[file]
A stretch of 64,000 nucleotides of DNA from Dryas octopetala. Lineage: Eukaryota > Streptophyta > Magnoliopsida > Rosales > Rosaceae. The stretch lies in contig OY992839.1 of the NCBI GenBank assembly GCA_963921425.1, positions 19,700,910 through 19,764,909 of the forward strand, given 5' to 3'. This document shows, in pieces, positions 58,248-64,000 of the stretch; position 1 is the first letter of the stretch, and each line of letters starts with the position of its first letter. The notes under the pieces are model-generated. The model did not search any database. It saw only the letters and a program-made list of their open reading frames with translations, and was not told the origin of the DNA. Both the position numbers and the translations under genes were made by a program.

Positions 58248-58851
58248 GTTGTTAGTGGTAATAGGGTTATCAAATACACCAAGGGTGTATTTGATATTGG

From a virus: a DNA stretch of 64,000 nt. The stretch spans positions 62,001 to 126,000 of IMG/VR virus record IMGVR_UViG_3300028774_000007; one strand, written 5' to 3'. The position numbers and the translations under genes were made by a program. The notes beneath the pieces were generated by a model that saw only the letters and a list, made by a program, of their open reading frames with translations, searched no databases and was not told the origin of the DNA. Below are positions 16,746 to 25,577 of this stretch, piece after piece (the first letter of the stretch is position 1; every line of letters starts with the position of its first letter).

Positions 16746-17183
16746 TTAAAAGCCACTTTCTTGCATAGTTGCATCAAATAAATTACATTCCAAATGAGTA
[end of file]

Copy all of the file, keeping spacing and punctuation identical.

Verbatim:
A stretch of 64,000 nucleotides of DNA from Dryas octopetala. Lineage: Eukaryota > Streptophyta > Magnoliopsida > Rosales > Rosaceae. The stretch lies in contig OY992839.1 of the NCBI GenBank assembly GCA_963921425.1, positions 19,700,910 through 19,764,909 of the forward strand, given 5' to 3'. This document shows, in pieces, positions 58,248-64,000 of the stretch; position 1 is the first letter of the stretch, and each line of letters starts with the position of its first letter. The notes under the pieces are model-generated. The model did not search any database. It saw only the letters and a program-made list of their open reading frames with translations, and was not told the origin of the DNA. Both the position numbers and the translations under genes were made by a program.

Positions 58248-58851
58248 GTTGTTAGTGGTAATAGGGTTATCAAATACACCAAGGGTGTATTTGATATTGG

From a virus: a DNA stretch of 64,000 nt. The stretch spans positions 62,001 to 126,000 of IMG/VR virus record IMGVR_UViG_3300028774_000007; one strand, written 5' to 3'. The position numbers and the translations under genes were made by a program. The notes beneath the pieces were generated by a model that saw only the letters and a list, made by a program, of their open reading frames with translations, searched no databases and was not told the origin of the DNA. Below are positions 16,746 to 25,577 of this stretch, piece after piece (the first letter of the stretch is position 1; every line of letters starts with the position of its first letter).

Positions 16746-17183
16746 TTAAAAGCCACTTTCTTGCATAGTTGCATCAAATAAATTACATTCCAAATGAGTA